Sunday, July 1, 2012

Getting through airline security

I've realized that with all my discussion of what I was shooting in the southwest, I completely forgot the one thing that had me concerned in the time leading up to my trip- how to get my gear out there safely!

I started off with a hard side Hardigg case I got from my boss for pretty much nothing, but would I would need to make new inserts for (It looks like it once held a formula car transmission- clean, but the liner will not work for me).

The more I thought about it, the more I had issues. Originally, I was looking to ship my gear to myself at the hotel, because there is no way I was going to let airline baggage handlers anywhere near it. In talking to the shipping guy at work, the normal carriers' insurance rates are pretty high (something on the range of $5 USD/$100 value), and they have a cap which would not even come close to the total value of what I was bringing. They would only cover up to the retail value of my rentals- the D800 and the (beautiful) 14-24mm f2.8 lens I brought with me. Along with that, the case has no way for me to lock it, and is pretty damned big at 32.5' wide, 16" high, by 18" deep. Basically, two trains of though were killed in one shot.

The next idea was to bring it as carry on luggage. One of the main reasons I was originally trying to avoid this was the idea of getting searched by our wonderful Transportation Safety Officers. But the more I thought about it, the more this seemed to be the way to go.

So I bit the bullet, and ordered a Pelican 1514 case (1510 case with foam dividers) and a matching lid organizer. I have another Pelican case I picked up for my speedlights and pocket wizard triggers, so I know the suckers are strong. I ended up having to drill a couple holes on the inside of the lid to mount the organizer, but I'll leave that for another time. As it turns out, I could fit almost everything I was bringing with me in it, with the exception of my tripod which I checked in my suitcase.

D800 and 14-24 f2.8 missing from photo
In the main case, I loaded both camera bodies (D300, D800), 85mm f1.4, 14-24 f2.8, memory cards, batteries, vertical viewfinder, battery grip for the D300, 50mm f1.8, 24mm f1.8, 80-200 f2.8, 100 f2.0 macro, and a couple expodiscs. The lid held a storm jacket (in case of inclement weather), Lee Filters Base Kit with mounting rings, Lee ND grad kits, tripod plates, compass, remote shutter trigger, and a couple other odds and ends.

My next concern was TSA. I should mention now that my experience was a good one, but you should still allow plenty of time just in case your trip doesn't go as smoothly as mine. I had heard about a few things that can hold up passage through security checkpoints, so I was reasonably well prepared, save for one minor hiccup.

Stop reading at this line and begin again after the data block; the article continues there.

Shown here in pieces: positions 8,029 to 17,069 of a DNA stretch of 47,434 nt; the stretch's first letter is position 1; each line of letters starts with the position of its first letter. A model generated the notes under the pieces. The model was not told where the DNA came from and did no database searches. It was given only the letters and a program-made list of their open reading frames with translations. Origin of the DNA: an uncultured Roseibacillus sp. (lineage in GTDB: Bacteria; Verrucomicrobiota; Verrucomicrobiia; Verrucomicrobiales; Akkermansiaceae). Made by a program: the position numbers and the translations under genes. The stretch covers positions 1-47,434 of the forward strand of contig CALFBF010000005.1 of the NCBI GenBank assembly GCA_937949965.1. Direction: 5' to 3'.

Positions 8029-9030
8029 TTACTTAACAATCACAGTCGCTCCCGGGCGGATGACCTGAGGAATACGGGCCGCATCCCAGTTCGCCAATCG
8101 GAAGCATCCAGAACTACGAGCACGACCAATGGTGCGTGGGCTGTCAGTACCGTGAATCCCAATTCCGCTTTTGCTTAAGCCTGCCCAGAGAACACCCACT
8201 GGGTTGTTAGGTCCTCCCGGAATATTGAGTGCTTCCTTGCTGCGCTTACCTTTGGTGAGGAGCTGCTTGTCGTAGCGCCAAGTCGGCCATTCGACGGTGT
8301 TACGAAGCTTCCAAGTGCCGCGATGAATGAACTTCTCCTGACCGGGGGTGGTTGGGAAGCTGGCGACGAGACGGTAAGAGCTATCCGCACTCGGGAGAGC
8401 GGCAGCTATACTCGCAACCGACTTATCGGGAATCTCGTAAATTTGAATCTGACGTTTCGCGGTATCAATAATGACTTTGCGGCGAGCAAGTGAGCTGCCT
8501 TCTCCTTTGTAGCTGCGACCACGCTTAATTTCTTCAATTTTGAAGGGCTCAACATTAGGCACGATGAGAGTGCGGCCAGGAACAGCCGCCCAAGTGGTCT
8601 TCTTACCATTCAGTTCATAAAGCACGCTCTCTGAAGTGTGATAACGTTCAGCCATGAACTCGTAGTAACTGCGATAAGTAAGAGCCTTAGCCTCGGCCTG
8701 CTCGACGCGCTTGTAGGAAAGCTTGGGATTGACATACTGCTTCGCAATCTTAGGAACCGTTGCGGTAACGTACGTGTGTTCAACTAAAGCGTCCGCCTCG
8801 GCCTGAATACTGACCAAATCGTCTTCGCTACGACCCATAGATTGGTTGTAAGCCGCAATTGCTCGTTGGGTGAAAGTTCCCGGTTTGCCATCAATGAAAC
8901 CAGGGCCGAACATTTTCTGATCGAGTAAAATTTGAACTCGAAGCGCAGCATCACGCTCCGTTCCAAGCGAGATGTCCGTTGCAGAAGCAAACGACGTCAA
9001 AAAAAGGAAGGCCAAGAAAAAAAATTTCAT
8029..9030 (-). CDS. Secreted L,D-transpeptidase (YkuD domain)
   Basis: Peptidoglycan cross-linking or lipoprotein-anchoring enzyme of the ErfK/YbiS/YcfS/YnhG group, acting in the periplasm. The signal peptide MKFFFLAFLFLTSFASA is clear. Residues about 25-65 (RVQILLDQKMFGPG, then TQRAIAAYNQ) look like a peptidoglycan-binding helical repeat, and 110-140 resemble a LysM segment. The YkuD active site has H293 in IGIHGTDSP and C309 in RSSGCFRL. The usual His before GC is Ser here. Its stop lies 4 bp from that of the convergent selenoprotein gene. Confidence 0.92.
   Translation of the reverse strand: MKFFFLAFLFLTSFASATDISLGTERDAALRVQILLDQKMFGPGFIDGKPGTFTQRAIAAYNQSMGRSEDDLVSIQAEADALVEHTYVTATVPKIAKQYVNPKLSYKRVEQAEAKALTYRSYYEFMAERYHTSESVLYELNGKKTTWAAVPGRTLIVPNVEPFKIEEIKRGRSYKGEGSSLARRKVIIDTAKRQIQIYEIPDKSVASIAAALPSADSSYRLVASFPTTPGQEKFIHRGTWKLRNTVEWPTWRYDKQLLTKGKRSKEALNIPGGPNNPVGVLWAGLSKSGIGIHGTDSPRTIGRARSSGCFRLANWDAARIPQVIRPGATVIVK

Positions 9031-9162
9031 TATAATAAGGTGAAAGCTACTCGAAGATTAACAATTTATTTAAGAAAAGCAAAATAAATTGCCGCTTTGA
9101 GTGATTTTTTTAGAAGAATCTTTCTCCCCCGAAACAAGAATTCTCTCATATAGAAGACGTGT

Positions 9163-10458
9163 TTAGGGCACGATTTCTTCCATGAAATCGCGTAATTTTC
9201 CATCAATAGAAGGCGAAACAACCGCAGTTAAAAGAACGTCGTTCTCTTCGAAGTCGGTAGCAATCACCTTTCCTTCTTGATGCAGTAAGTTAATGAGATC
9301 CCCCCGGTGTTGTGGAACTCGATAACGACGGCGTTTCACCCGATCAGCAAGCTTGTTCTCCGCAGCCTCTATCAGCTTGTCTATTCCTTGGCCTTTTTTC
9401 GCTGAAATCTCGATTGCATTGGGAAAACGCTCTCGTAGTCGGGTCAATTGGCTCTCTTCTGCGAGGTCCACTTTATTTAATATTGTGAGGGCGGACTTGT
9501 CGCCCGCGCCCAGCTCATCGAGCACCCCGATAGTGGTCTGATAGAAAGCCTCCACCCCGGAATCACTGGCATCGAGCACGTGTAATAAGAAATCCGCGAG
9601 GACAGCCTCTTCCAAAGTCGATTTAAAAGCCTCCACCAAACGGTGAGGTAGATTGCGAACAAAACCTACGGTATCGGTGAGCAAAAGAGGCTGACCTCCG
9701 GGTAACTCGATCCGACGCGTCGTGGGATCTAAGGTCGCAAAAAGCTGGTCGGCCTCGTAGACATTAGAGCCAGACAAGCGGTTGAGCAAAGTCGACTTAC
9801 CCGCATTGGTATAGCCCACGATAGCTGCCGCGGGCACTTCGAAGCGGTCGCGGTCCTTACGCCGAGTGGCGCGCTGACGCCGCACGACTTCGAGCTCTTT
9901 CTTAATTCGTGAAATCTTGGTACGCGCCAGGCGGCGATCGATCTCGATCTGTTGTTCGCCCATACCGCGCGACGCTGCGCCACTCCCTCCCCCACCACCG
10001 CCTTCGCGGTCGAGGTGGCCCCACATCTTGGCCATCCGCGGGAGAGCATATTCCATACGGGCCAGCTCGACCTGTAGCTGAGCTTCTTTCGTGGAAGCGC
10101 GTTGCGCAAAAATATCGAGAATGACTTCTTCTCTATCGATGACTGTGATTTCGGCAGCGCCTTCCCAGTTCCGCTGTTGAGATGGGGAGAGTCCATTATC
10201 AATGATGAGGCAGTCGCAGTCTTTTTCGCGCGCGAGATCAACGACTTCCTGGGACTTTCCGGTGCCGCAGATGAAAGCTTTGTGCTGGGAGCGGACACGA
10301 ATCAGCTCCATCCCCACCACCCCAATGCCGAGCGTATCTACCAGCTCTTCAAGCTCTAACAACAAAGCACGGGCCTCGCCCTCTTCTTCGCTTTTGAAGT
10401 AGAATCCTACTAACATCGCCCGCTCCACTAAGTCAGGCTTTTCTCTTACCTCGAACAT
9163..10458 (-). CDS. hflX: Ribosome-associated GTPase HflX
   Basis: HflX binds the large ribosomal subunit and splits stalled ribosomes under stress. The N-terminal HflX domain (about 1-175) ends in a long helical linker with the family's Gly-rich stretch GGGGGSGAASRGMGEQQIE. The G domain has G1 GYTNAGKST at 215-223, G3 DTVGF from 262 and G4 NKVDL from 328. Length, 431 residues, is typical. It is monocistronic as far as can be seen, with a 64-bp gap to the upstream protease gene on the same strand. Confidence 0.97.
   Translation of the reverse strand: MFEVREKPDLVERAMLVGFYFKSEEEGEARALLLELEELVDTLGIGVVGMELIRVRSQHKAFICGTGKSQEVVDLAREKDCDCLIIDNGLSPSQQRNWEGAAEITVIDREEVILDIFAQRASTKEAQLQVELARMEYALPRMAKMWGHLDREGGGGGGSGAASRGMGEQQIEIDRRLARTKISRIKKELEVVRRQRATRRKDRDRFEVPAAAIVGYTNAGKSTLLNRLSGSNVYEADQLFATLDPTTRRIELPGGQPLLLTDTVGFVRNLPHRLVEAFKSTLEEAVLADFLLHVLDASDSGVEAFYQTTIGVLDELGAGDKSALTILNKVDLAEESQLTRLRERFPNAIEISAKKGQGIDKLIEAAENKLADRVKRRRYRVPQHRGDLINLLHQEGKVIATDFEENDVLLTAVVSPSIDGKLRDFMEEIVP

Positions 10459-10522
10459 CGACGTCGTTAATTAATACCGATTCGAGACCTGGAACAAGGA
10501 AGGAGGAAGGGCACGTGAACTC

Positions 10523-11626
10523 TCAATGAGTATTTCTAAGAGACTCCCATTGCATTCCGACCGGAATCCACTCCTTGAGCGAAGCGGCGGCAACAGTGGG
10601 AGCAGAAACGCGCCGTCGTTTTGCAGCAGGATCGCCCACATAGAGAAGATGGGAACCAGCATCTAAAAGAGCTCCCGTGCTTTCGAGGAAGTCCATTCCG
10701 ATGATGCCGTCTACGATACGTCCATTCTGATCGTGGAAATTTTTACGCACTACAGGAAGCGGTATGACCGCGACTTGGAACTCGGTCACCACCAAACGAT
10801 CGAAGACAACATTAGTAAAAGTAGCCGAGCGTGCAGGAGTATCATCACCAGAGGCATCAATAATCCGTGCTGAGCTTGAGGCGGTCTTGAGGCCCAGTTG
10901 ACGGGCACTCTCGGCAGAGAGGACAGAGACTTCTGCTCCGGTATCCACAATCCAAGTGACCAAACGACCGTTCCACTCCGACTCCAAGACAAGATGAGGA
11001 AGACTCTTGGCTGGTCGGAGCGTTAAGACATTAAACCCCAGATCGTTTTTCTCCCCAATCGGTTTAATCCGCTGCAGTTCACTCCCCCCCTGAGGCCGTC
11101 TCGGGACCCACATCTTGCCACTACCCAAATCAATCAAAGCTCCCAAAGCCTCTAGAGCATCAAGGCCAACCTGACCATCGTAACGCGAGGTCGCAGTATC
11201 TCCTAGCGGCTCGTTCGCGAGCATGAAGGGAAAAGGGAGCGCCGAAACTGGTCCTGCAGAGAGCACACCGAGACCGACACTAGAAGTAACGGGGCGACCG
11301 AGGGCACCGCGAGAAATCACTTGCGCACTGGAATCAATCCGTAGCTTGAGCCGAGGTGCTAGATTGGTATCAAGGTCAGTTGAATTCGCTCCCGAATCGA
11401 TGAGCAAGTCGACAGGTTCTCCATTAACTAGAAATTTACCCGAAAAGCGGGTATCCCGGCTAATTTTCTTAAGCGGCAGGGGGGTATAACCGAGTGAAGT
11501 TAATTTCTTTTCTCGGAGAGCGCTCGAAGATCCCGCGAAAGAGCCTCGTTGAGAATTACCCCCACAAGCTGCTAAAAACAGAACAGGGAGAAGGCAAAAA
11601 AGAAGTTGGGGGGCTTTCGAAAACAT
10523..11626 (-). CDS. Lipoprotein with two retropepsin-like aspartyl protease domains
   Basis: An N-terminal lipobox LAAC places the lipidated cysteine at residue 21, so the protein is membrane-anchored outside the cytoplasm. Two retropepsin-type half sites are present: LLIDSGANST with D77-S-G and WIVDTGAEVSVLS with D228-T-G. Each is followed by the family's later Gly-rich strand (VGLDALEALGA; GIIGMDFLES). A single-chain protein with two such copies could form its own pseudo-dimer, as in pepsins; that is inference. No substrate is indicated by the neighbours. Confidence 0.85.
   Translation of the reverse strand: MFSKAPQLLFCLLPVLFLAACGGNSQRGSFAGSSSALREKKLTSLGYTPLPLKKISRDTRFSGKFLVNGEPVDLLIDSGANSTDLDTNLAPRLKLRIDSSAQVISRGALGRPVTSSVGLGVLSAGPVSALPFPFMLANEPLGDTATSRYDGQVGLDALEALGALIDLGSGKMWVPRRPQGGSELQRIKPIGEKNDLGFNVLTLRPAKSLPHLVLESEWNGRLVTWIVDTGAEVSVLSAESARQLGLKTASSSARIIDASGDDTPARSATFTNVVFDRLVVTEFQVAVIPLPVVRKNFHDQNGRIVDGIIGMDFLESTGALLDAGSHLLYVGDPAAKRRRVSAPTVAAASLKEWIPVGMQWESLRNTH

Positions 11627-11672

I knew not to have anything that could be considered a weapon on my person, so I checked my pocket knife in my luggage. I also knew that I would need to remove my shoes at the checkpoint, so before I got there, I untied my shoes and tucked the laces into them so I wouldn't be tripping on them. Once I got through to the scanning area (I also forgot to remove my sunglasses at the stand where they check ID to boarding passes- no big deal), I grabbed a gray bin, put my shoes and jacket into it, took my laptop and iPad out of my shoulder bag, and stacked them on top of each other. This was the hiccup. A Transportation safety officer saw me do this, and came over grabbing two more bins and put my electronics in their own bins... my bad. While he was there, I told him what was in my carry on, since I was still expecting for them to search it. I passed through the metal detector, collected my gear, and continued on without any further delay. Awesome! The bugger was that I was then left with another 2.5 hrs to chill out at the airport. Plenty of time to go grab a beer.

On the way back out of Albuquerque, the experience was similar... didn't even tell the TSO about the contents of the case, and not a word was said. Again, these results may not be typical. As a matter of fact, before the trip, I was talking to a friend who works at TSA about the trip, and he's the one who told me to let them know what was in the case, and what to say when they wanted to open it- basically that it was expensive, delicate equipment, and that if they had any questions, please ask; and to let them know that I would be more than happy to re pack it. Primarily, DO NOT be argumentative of defensive. That would only make matters worse.

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